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Business & Economy

In the run-up to exiting the International Monetary Fund’s extended credit facility (ECF) officially in the coming week, Finance Minister Ken Ofori-Atta has told Parliament that Ghana’s economy is back on track.

In the run-up to exiting the International Monetary Fund’s extended credit facility (ECF) officially in the coming week, Finance Minister Ken Ofori-Atta has told Parliament that Ghana’s economy is back on track.

This, according to the Minister, is partly shown by the historic US$3 billion Eurobond issued last week by Ghana, coupled with recent developments on the foreign exchange market and the swift recovery of the cedi.


Ken Ofori-Atta made a statement in Parliament yesterday as he briefed the House on key events in the economic sector.

He told MPs that despite poor management of the economy by the Mahama government, resulting in Ghana running to the IMF for help, the Akufo-Addo-led government has worked hard to fix the fundamentals.

“Ghanaians, who have been the victims of poor economic decisions of the past, know all so well that the healing process has been restraining, but it was necessary. It was necessary because what had been broken had to be fixed by the Akufo-Addo government,” the Finance Minister said.

Mr Ofori-Atta recounted that in August 2014, the Mahama government was compelled by the outcome of its homegrown policies and economic management to turn to the IMF for a bailout.

He said it was a time when the market and business had lost confidence in the capacity of the then government to steer the economy.
The implications, the Finance Minister argued, were vividly captured in the headline of an article in London’s Financial Times: “Ghana seeks IMF help after currency falls 40%”.

The article began: “Ghana, the country that epitomised the ‘Africa rising’ narrative of strong economic growth and improved governance, is to seek help from the International Monetary Fund.”

The Finance Minister reiterated that the economy was not in good shape; the financial sector was reeling and the government needed to rebuild the confidence of both Ghanaian and foreign investors.

Desired outcomes

“Mr Speaker, I am happy to announce today that the difficult choice we made has yielded the desired outcome.

“We have successfully completed the programme and the economic indicators are all looking very good,” he told Parliament.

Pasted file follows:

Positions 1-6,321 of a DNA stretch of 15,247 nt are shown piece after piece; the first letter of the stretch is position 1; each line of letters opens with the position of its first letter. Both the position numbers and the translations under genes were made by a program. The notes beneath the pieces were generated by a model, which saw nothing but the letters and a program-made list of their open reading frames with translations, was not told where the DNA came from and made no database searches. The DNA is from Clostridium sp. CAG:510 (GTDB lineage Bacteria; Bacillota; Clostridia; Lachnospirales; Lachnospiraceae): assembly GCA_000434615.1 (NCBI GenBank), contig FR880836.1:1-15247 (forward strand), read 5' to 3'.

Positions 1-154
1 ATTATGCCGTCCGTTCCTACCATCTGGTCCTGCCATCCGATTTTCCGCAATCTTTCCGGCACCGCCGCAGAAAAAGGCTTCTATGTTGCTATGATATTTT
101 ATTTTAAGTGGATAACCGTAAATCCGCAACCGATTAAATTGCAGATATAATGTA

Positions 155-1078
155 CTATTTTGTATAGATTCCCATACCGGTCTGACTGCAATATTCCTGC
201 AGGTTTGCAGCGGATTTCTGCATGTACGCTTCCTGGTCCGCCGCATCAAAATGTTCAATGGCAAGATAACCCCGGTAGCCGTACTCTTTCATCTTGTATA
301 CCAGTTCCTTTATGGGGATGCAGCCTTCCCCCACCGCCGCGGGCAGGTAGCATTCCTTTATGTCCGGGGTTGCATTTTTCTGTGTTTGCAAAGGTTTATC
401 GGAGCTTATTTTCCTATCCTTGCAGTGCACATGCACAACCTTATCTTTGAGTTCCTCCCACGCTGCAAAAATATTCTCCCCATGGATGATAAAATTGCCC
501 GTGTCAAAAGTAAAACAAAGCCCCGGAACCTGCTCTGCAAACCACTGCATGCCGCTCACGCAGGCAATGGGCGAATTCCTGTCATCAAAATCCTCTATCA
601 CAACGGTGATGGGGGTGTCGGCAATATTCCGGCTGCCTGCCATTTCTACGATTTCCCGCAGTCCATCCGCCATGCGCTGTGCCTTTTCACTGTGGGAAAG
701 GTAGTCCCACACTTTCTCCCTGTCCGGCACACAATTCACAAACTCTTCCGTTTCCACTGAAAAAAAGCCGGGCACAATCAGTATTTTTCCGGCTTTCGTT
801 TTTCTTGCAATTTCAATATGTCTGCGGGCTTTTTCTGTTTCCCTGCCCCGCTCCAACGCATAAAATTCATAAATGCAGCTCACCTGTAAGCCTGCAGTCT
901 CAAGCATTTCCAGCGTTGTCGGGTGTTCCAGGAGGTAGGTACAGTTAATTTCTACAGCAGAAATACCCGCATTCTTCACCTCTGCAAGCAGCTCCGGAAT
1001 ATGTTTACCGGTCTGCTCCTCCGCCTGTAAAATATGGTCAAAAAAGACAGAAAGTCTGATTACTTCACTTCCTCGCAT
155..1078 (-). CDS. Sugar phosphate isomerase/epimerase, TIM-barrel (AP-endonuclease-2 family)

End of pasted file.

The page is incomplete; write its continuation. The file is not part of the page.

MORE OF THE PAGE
He emphasised that the recent meeting with the executive board of the IMF on March 20 was to approve the combined seventh and eighth reviews under the ECF-supported arrangement, to bring the programme to an end.

He announced that the benefits which followed immediately after the successful completion made available to Ghana roughly US$185.2m. This brings the total cumulative disbursement under the ECF-supported arrangement to some $934.4m, he said.


Mr Ofori-Atta enumerated some achievements of the Akufo-Addo government in its first two years in office, highlighting the completion of two back-to-back combined reviews, completion of 12 structural benchmarks and completion of all performance criteria. He added that the government has met seven prior actions to conclude the programme successfully.

To ensure that there are no slips, he said, the government is committed to ensuring irreversibility in its economic management programmes.

In attaining that objective, fiscal discipline will be adhered to in order to avoid off-budget expenditure, enhance public debt management, continue prudent monetary policy to guard against upside risks to inflation, enhance the financial system’s soundness and resilience and, crucially, to implement an aggressive revenue mobilisation regime.

Benefits beyond aid

The Finance Minister pointed out that based on Ghana’s show of improved management in the past 27 months, the IMF has pledged to support the ongoing process of digitising the economy.

Other areas it has pledged to support include building of human capital, the government’s industrialisation agenda, and exports of excess energy to other countries.

It has also indicated a willingness to increase Ghana’s window by $2bn as well as to double budgetary support to $520m, subject to certain prior actions.

Mr Ofori-Atta said the current managers of the economy have shown great creativity in their efforts to take Ghana beyond aid.

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